Even a glance at the whole record will show, first, that person for person, American freethinkers and agnostics and atheists come out the best. The chance that someone's secular or freethinking opinion would cause him or her to denounce the whole injustice was extremely high. The chance that someone's religious belief would cause him or her to take a stand against slavery and racism was statistically quite small. But the chance that someone's religious belief would cause him or her to uphold slavery and racism was statistically extremely high, and the latter fact helps us to understand why the victory of simple justice took so long to bring about.
When priests go bad, they go very bad indeed, and commit crimes that would make the average sinner pale. One might prefer to attribute this to sexual repression than to the actual doctrines preached, but then one of the actual doctrines preached is sexual repression. . . Thus the connection is unavoidable. . .
[A]n extraordinary number of people appear to believe that the mind, and the reasoning faculty--the only thing that divides us from our animal relatives--is something to be distrusted and even, as far as possible, dulled.
Conceivably, some readers of these pages will be shocked to learn of the existence of Hindu and Buddhist murderers and sadists. Perhaps they dimly imagine that contemplative easterners, devoted to vegetarian diets and meditative routines, are immune to such temptations?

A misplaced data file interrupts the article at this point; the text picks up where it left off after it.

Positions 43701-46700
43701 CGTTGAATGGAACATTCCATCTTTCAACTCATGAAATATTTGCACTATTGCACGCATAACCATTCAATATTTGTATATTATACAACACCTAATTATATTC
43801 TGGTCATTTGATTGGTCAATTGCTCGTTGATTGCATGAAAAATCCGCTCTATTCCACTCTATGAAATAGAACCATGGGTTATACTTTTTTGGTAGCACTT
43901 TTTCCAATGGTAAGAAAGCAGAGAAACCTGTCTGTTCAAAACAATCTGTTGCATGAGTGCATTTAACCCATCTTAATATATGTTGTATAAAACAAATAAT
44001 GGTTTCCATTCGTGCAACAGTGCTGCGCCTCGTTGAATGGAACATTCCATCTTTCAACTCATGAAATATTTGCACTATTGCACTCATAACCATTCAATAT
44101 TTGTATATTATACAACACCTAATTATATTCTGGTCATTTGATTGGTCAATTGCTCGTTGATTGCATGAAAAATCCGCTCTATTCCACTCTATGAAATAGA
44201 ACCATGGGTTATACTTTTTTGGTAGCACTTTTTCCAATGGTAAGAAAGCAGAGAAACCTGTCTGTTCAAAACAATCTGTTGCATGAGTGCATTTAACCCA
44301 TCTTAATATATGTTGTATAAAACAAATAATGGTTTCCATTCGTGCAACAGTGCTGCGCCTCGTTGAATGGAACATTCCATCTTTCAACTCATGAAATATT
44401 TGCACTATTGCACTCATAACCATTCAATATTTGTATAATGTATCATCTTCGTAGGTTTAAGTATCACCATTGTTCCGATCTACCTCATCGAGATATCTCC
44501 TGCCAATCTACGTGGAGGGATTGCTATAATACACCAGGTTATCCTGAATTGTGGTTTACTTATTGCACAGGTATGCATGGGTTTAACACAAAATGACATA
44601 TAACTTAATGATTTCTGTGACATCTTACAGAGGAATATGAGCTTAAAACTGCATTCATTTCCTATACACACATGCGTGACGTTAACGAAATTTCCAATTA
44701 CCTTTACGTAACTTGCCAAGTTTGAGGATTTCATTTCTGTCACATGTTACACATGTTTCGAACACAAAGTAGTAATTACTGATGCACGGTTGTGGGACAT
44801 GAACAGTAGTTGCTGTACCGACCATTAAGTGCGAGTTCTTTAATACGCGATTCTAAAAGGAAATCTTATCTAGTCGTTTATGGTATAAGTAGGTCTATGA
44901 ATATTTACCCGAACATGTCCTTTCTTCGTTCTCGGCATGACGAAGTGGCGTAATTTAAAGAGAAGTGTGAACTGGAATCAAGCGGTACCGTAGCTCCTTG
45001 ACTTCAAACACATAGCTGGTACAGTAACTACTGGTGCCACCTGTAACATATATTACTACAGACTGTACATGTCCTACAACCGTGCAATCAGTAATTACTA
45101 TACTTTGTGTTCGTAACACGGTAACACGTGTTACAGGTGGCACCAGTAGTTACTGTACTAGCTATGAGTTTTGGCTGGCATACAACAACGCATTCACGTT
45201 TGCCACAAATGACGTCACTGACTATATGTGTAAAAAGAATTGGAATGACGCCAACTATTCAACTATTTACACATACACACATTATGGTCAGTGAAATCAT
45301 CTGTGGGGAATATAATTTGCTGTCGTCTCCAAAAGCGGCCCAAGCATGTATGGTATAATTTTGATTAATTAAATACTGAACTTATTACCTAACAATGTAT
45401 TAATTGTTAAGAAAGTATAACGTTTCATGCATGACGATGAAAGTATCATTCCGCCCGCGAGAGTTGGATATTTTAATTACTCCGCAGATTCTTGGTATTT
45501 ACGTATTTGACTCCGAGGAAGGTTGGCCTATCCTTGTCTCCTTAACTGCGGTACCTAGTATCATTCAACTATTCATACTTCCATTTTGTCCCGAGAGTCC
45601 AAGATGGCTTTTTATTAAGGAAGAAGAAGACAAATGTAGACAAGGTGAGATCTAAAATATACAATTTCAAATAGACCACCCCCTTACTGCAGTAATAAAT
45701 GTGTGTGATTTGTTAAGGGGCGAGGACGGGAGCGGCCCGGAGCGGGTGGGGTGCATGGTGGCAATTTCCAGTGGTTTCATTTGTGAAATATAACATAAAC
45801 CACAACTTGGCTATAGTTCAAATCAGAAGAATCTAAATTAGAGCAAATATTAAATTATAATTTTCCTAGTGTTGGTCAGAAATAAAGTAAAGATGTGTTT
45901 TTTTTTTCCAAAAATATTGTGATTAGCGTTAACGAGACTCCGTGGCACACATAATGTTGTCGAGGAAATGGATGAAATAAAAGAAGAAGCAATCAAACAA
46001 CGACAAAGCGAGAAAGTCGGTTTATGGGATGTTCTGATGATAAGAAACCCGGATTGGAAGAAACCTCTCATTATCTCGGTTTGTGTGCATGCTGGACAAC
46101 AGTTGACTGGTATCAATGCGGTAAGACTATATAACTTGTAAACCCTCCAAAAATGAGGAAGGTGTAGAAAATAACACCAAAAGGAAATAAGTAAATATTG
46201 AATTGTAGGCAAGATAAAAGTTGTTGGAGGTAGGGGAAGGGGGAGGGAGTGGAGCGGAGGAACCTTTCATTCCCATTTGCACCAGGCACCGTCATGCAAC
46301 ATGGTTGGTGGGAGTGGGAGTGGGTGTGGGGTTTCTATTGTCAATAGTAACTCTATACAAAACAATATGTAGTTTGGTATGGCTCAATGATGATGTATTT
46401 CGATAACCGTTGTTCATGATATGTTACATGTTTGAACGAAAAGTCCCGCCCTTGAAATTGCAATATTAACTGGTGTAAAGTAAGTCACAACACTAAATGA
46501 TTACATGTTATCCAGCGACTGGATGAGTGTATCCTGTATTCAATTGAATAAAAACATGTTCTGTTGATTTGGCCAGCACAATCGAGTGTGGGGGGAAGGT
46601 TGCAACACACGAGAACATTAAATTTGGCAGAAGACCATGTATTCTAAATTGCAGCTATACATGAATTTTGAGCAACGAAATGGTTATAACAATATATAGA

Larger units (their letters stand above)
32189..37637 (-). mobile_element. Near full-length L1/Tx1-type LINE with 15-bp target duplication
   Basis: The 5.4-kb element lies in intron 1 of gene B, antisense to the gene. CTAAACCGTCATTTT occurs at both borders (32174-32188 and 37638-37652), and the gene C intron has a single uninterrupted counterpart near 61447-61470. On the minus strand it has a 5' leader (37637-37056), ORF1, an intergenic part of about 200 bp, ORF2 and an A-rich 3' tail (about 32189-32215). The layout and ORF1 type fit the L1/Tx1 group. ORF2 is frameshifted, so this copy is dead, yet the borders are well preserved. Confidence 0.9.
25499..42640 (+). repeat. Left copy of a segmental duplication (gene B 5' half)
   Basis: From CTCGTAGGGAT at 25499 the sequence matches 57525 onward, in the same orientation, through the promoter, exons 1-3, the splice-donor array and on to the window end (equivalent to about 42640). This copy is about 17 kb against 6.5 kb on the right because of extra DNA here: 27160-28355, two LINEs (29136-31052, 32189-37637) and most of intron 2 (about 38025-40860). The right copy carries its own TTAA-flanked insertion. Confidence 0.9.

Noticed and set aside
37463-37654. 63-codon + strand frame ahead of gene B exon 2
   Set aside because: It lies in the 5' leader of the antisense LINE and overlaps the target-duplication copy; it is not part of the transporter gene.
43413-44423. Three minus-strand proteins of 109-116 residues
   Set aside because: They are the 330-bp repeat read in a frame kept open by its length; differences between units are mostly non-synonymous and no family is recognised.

The curse of Abraham continues to poison Hebron, but the religious warrant for blood sacrifice poisons our entire civilization.
We cannot, like fear-ridden peasant of antiquity, hope to load all our crimes onto a goat and then drive the hapless animal into the desert. Our everyday idiom is quite sound in regarding "scapegoating" with contempt. And religion is scapegoating writ large.
If religious instruction were not allowed until the child had attained the age of reason, we would be living in a quite different world.
The record of syphilitic and other infection, from rotting rabbinical teeth or other rabbinical indiscretions, or of clumsy slitting of the urethra and sometimes a vein, is simply dreadful. And it is permitted in New York in 2006! If religion and its arrogance were not involved, no healthy society would permit this primitive amputation, or allow any surgery to be practiced on the genitalia without the full and informed consent of the person concerned.
"Child abuse" is really a silly and pathetic euphemism for what has been going on: we are talking about the systematic rape and torture of children, positively aided and abetted by a hierarchy which knowingly moved the grossest offenders to parishes where they would be safer. Given what has come to light in modern cities in recent times, one can only shudder to think what has happening in the centuries where the church was above all criticism.
[T]he object of perfecting the species--which is the very root and source of the totalitarian impulse--is in essence a religious one.
An infinity of punishment awaits you even after you die. According to the really extreme religious totalitarians, such as John Calvin, who borrowed his awful doctrine from Augustine, an infinity of punishment can be awaiting you even before you are born.